The 59 year old, who has signed a three-year deal with the Premier League club, had been out of the game since leaving Aston Villa at the start of last season.
He takes over with Sunderland sitting 16th in the 20-team table, with 11 points from 13 games.
O'Neill joins a club he supported as a boy and will hope to quickly turn their fortunes around.
The Black Cats have won only two of their Premier League games this season to sit two points above the relegation zone.
Assistant manager Eric Black will be in charge of the team for tomorrow's trip to fellow strugglers Wolverhampton Wanderers before O'Neill takes charge.
"It's a very nice feeling to be back in football and to be the manager of Sunderland. It's a big moment for me," O'Neill said in a statement.
"I'd heard about what a good club it was but coming here, seeing the stadium and training ground, I've been bowled over. It's absolutely fantastic.
"I hope I can help Sunderland to a very successful period. That's what I've come for and that's my driving ambition."
O'Neill's arrival at the Stadium of Light comes nearly 16 months after his sudden departure from Aston Villa five days before the start of the 2010/11 season.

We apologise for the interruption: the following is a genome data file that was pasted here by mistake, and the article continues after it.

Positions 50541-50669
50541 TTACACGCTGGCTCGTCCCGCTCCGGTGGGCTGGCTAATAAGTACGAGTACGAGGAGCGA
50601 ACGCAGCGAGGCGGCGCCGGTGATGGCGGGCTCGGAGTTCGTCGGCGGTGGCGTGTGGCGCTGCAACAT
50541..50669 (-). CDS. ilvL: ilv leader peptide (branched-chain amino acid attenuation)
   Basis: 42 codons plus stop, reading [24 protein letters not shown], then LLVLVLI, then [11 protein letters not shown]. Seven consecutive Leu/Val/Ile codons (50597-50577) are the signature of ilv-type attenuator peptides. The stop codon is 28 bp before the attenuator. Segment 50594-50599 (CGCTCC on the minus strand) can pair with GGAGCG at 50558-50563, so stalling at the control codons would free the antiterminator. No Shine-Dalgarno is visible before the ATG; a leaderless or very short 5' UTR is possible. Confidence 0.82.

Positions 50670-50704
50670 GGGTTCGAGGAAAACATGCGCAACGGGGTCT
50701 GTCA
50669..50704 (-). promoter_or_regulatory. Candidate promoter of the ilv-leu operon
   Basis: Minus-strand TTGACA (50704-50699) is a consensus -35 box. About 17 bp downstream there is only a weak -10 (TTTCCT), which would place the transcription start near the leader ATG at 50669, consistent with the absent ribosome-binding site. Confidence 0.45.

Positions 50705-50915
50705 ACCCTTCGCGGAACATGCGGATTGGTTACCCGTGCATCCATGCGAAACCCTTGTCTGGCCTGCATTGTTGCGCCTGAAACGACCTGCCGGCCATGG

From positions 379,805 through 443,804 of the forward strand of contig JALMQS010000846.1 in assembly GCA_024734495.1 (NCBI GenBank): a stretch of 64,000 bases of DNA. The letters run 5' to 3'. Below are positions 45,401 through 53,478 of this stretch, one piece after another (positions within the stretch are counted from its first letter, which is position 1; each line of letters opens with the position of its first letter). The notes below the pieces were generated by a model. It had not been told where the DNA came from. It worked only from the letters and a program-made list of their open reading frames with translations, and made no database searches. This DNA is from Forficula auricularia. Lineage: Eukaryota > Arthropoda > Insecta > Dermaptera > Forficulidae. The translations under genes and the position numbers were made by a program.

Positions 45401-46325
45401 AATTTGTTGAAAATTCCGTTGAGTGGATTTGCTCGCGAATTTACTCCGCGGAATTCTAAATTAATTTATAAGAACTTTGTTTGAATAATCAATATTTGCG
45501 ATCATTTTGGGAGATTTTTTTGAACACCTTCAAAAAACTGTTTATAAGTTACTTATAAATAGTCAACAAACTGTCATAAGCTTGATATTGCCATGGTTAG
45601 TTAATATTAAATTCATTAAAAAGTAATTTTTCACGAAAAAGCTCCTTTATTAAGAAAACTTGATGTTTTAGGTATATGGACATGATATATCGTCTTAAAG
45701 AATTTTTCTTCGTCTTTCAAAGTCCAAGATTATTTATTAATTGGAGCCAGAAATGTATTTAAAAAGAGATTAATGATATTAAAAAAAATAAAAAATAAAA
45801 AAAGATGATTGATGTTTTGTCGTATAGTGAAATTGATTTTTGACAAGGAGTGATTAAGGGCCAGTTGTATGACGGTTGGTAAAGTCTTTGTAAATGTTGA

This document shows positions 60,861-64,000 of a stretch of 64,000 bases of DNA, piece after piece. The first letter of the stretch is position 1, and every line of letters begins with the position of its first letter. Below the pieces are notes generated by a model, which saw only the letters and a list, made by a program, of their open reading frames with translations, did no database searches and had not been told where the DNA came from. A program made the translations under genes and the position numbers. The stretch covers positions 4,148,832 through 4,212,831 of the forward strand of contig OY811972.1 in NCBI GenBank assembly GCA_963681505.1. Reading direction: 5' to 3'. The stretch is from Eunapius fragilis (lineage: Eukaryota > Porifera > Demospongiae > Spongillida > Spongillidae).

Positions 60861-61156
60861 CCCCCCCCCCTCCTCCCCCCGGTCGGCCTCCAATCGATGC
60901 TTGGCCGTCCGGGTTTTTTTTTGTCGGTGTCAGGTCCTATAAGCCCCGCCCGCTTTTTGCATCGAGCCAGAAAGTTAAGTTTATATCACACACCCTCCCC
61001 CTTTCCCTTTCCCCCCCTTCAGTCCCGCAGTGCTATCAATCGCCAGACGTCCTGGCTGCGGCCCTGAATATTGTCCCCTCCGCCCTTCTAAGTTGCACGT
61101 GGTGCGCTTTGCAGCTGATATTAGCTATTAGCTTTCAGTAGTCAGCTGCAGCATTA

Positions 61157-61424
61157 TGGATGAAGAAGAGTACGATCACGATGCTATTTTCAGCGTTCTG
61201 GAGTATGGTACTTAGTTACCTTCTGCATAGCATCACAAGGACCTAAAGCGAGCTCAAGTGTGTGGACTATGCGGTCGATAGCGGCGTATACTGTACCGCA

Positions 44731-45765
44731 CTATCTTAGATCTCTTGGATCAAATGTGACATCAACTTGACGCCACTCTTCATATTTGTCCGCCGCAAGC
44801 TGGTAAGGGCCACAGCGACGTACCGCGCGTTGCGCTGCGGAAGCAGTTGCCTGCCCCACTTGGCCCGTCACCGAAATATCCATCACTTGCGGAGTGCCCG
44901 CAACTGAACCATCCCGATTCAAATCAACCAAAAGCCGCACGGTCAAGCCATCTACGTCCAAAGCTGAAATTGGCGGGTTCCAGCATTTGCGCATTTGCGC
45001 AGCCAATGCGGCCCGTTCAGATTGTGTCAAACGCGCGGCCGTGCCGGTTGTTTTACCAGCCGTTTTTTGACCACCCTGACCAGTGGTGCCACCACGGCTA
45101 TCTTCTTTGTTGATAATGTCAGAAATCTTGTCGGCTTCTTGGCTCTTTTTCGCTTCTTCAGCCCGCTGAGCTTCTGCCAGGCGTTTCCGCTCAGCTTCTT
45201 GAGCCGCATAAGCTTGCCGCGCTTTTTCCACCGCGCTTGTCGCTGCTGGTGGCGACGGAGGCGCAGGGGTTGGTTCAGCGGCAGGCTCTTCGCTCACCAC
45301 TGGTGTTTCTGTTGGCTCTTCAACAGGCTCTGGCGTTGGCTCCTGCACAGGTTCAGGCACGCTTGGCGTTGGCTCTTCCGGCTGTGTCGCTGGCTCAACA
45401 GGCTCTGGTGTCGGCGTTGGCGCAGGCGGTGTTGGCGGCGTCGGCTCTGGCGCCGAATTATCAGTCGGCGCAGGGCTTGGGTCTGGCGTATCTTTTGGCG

He gave no reason for his shock resignation but it came at a time when he was having to deal with constant media speculation over the possible sale of some top players.
O'Neill, who spent much of his playing career at Nottingham Forest where he won the 1979 and 1980 European Cup, ruled himself out of the running for the Northern Ireland job in October saying he was considering a return to club football.
He took Leicester City into the Premier League in 1996 and steered them to two League Cups before joining Celtic, where he won three Scottish league titles as well as four domestic cups and a place in the 2003 Uefa Cup final, before taking charge at Villa.
His four-year tenure at the Midlands club included three sixth-place finishes in the Premier League and Villa's first final in a decade - a League Cup defeat by Manchester United in 2010.